I agree with your interpretation. While I hold the mother completely accountable for her actions, I also am well aware of the possibility of methamphetamine induced delusions and even hallucinatory states. I also believe that this level of methamphetamine use constitutes an illness, not a freely made choice. I also do not believe that others had no responsibility in what happened. The biologic father of the baby, having left the child in the care of the woman to whom he had just administered three doses of a dangerous drug should at the very least be being held responsible for child endangerment. Has that even been considered ?

    The social service worker who cleared this couple who had clearly been using meth throughout the pregnancy should also be considered for remedial training so as to prevent this kind of judgement error in the future. I would suggestive nothing punitive since I am well aware that all of us that work for the medical and social safety of the women and children that come to us sometimes make errors of judgment that end in tragedy. However, a systems review and training to cover this contingency ( for all who deal with these cases, not just this individual) should be a strong consideration if it has not been instituted.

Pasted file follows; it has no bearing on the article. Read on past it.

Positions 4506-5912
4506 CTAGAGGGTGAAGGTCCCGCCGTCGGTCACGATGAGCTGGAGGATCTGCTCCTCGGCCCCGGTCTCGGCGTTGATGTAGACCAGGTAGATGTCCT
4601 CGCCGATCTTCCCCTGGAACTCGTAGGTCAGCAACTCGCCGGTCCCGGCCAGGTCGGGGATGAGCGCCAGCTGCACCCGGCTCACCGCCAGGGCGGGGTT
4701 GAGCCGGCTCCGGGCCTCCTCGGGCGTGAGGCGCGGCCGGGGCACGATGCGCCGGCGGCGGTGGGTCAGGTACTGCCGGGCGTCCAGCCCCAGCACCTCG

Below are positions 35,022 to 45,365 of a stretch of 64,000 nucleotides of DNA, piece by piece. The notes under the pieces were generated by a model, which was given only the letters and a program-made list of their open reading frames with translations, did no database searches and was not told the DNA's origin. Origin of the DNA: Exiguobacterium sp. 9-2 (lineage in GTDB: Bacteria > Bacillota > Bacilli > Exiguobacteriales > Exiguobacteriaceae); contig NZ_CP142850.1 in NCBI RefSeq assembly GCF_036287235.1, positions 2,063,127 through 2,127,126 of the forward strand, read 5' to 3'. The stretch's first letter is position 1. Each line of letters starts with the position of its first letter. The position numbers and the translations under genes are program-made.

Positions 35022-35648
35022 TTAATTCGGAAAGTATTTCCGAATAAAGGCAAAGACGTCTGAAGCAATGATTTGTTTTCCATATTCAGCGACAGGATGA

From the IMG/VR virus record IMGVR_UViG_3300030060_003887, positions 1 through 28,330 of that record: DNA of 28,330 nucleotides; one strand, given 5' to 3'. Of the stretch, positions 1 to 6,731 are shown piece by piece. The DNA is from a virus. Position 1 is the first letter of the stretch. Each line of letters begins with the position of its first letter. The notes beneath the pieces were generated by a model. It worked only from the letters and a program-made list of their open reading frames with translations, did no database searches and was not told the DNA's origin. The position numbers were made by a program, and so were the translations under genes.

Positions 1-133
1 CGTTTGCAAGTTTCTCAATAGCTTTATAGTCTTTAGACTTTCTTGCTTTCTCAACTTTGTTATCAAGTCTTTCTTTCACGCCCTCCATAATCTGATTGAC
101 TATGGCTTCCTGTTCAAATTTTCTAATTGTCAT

I believe that our tendency is to assign blame to one individual, feel that if we convict them and lock them up, then we have solved the problem when what is actually needed is a comprehensive look at how such a tragedy could be prevented and a systems approach to keep it from being repeated.